King Fahd Causeway boosts Saudi-Bahrain non-oil trade by 18% in Q2
Saudi trade accounted for around half of Bahrain’s total trade with the six Gulf Cooperation Council (GCC) members
A Saudi vehicle makes its way to passport control as it leaves Bahrain for Saudi Arabia on the King Fahd Causeway that reopened after coronavirus disease (COVID-19) restrictions were eased, at the Bahrain-Saudi border, Bahrain, September 15, 2020.
REUTERS/Hamad I Mohammed
By Staff Writer, Arab News
RIYADH: Non-oil trade between Saudi Arabia and Bahrain rose 18 percent to $781 million during the second quarter of this year, compared to a year earlier as more trucks crossed the King Fahd Causeway.
Saudi trade accounted for around half of Bahrain’s total trade with the six Gulf Cooperation Council (GCC) members, according to the latest figures released by Bahrain’s eGovernment and Information Authority.
Ali Al-Mudaifa, executive director of Bahrain’s Economic Development Board, said: “The King Fahd Causeway was instrumental in the food and medical supply chain during the height of the pandemic in Q2 2020. It will be just as important in supporting continued economic activity and trade between Bahrain and Saudi Arabia in 2021.
“Bahrain is only a 40-minute drive away from the region’s biggest market, Saudi Arabia, so the causeway is a major draw for international companies looking to expand into the Gulf. Our Kingdom is also very well connected to the rest of the GCC via multiple daily flights on the national carrier, Gulf Air, and DHL’s regional hub is based at our new airport terminal,” he added.
Saudi Arabia opened its international borders on May 17. In a bid to manage the surge in demand, ten additional lanes have been installed in the departure area at the King Fahd Causeway, bringing the total number of lanes to 27, as well as 36 lanes in the arrival area.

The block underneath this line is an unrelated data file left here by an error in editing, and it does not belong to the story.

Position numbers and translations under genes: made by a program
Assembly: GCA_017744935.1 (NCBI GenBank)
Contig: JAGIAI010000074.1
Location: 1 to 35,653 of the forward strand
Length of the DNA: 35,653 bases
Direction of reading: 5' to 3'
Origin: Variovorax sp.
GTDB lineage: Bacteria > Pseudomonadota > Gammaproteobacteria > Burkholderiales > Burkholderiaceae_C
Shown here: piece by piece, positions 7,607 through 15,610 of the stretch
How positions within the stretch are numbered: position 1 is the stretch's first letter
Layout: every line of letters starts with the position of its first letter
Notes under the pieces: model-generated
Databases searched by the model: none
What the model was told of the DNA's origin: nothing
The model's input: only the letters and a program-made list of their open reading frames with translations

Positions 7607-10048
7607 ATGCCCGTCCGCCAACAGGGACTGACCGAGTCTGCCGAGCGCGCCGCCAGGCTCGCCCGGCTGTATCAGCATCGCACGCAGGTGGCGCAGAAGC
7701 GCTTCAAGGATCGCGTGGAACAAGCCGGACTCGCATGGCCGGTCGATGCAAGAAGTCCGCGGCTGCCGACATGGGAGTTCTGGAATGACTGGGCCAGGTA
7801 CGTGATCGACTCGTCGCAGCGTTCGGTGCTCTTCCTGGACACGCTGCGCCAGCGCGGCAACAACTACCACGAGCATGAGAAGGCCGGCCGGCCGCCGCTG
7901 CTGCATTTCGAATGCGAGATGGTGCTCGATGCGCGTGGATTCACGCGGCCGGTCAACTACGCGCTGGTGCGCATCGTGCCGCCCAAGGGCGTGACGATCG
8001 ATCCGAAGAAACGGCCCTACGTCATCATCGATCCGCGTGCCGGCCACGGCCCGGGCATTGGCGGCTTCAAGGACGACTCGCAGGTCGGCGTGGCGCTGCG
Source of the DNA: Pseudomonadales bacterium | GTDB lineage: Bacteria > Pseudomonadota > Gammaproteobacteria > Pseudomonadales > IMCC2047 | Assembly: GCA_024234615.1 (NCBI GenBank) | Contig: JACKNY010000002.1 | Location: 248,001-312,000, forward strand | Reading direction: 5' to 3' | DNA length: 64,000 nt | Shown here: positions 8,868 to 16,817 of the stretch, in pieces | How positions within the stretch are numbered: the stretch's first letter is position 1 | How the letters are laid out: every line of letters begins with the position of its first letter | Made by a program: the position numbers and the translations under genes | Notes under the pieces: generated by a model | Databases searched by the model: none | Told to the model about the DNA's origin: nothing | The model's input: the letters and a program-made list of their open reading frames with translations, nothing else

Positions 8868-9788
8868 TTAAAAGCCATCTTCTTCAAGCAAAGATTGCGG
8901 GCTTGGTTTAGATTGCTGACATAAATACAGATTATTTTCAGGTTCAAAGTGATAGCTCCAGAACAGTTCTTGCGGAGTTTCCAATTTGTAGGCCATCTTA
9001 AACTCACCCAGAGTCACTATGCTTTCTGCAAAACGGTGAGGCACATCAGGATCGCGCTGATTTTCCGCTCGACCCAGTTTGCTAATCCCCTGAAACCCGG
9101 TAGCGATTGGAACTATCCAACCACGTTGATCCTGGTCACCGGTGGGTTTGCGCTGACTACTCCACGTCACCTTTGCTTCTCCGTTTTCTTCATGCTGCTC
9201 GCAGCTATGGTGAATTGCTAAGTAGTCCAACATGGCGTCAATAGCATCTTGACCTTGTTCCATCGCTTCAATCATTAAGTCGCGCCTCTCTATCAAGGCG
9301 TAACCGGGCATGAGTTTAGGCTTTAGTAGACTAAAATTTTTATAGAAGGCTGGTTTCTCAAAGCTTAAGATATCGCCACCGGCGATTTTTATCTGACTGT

The waiting time across the causeway has also been reduced. The King Fahd Causeway Authority and Tabadul in March announced it was planning to roll out a new truck management scheme. The pilot scheme is designed to help reduce the waiting time for trucks on the bridge from an average of four hours to just 20 minutes.
Disclaimer: The content of this article is syndicated or provided to this website from an external third party provider. We are not responsible for, and do not control, such external websites, entities, applications or media publishers. The body of the text is provided on an “as is” and “as available” basis and has not been edited in any way. Neither we nor our affiliates guarantee the accuracy of or endorse the views or opinions expressed in this article. Read our full disclaimer policy here.
Get Zawya's daily newsletter for insightful and exclusive Middle East perspectives on business and finance. SUBSCRIBE NOW